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PHP and Cookies; a good mix!

(Page 2 out of 5)

Using cookies in PHP is extremely easy. In fact, there is nothing to it, because of PHP's inbuilt setcookie() function. Have a look at the documentation, and then try the following example:

// Set a cookie
// Cookie name: name
// Cookie value: Dennis Pallett
// Cookie expire: in 24 hours

setcookie ('name', 'Dennis Pallett', time() + (60*60*24));

If you run the code above, then a cookie will be set. That's all. The cookie name and value are pretty obvious. The cookie expire is when the cookie expires, or goes away. Simply use the time() function and add the number of seconds you want to have the cookie available to it. In the example I added 60*60*24=86400 seconds, or 24 hours.

If you have looked at the documentation, you probably noticed there are additional arguments. As the documentation says, the path is to limit a cookie to a specific path on your web server. This is often used when you run multiple instances of the same script in separate directories. You can safely omit this argument when it doesn't matter if the cookie is available site-wide.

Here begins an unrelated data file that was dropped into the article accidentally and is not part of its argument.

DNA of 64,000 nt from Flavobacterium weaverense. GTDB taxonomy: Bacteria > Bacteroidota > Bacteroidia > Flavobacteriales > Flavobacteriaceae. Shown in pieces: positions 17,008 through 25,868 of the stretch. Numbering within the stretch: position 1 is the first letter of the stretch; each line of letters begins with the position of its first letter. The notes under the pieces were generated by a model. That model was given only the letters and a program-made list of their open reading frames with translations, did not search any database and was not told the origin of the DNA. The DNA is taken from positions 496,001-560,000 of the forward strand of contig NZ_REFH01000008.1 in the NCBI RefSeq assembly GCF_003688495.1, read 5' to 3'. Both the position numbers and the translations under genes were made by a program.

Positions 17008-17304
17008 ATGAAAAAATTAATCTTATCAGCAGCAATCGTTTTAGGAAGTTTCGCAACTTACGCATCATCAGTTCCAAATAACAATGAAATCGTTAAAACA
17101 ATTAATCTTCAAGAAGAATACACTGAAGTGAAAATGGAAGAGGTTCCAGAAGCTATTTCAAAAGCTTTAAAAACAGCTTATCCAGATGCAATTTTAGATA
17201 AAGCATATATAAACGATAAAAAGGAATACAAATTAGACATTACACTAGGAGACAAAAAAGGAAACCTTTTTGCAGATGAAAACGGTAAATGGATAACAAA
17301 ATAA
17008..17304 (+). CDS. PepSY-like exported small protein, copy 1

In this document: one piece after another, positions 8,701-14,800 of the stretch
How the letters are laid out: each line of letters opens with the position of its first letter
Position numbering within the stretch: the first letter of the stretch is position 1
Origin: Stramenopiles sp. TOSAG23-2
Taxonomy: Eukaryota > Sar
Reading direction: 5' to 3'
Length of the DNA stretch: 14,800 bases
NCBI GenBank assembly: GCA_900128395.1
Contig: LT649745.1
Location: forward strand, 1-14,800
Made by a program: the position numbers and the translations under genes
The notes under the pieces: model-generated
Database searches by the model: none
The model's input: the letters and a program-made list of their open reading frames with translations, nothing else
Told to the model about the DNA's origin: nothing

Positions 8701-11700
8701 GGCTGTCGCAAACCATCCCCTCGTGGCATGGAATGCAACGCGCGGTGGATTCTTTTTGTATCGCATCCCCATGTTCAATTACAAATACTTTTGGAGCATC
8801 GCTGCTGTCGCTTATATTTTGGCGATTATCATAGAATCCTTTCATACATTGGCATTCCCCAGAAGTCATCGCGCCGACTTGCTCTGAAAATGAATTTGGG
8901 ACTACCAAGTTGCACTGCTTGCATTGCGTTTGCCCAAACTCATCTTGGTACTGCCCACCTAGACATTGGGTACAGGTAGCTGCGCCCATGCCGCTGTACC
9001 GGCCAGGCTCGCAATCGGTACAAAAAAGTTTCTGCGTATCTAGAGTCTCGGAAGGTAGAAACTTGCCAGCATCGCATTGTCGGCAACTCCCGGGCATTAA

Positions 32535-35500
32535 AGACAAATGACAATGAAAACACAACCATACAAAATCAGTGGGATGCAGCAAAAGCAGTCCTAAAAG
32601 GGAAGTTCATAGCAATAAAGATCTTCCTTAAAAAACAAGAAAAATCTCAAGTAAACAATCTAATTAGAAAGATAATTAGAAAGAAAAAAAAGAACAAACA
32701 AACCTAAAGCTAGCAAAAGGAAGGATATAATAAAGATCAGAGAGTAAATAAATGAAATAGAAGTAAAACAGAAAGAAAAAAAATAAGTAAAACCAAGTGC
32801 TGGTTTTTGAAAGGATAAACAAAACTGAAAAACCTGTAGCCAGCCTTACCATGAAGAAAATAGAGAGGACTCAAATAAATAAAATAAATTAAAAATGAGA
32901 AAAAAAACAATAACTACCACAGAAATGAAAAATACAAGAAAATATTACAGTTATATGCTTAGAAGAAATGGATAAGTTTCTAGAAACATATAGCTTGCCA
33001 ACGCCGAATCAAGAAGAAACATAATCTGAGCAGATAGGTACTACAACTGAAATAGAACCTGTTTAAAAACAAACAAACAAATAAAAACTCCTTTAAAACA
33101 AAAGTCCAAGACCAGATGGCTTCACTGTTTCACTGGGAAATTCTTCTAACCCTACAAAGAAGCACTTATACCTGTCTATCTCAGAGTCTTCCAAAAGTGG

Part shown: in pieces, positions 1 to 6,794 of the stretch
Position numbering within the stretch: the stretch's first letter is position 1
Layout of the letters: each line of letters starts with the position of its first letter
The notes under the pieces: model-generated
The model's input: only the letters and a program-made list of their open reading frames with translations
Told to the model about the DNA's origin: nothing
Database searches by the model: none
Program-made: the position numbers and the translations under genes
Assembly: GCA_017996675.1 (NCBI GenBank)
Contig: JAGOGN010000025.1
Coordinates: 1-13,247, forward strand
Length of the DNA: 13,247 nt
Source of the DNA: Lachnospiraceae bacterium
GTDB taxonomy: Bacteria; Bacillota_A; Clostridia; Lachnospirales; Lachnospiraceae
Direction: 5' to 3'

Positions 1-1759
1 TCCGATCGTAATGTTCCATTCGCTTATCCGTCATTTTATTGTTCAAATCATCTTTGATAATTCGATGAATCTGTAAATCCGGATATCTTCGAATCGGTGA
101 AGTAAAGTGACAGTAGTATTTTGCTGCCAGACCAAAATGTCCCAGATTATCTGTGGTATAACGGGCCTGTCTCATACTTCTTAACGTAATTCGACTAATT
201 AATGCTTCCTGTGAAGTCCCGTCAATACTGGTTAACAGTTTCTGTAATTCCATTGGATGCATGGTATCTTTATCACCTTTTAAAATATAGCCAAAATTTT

There is also the domain argument. This can be used to limit the cookie to a specific sub-domain, e.g. You can also safely ignore this argument, or set it to (note the beginning period, this is essential!).

Finally, there is also the secure argument. This argument is only used for cookies that are sent over a secure HTTPS connection (SSL). Just ignore this argument, unless you're working with a secure connection.

One thing that should be mentioned is that cookies must be set, before you display any HTML/text. It's probably best if you turn on output buffering by putting ob_start() at the top of your page.

Now that you have set a cookie, you probably want to retrieve the value as well. After all, that is the whole point of using cookies. Thankfully, as PHP is ever so easy, you can retrieve the same way as you retrieve a GET value. See the following example to retrieve the value of the previous example:

echo 'Your name is ' . $_COOKIE['name'];

This should print "Your name is Dennis Pallett". There's nothing more to it. It's just that easy!

Finally, one thing you probably want to do as well is remove cookies. This is as easy as setting them. Simply change the value of the cookie to FALSE, and change the expire date to -3000 seconds. See the following example:

setcookie ('name', FALSE, time()-1000);

« Previous: Introduction
Next: Checking if cookies are enabled »

One Response to “PHP and Cookies; a good mix!”

  1. Herojit Says:

    This site is very helpful to me.
    I expect more examples about session and cookies from this site.
    Thanks a lot.

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About the author
Dennis Pallett is the main contributor to PHPit. He owns several websites, including ASPit and Chill2Music. He is currently still studying.
Article Index
  1. Introduction
  2. Using Cookies
  3. Checking if cookies are enabled
  4. Storing Arrays
  5. In Conclusion...
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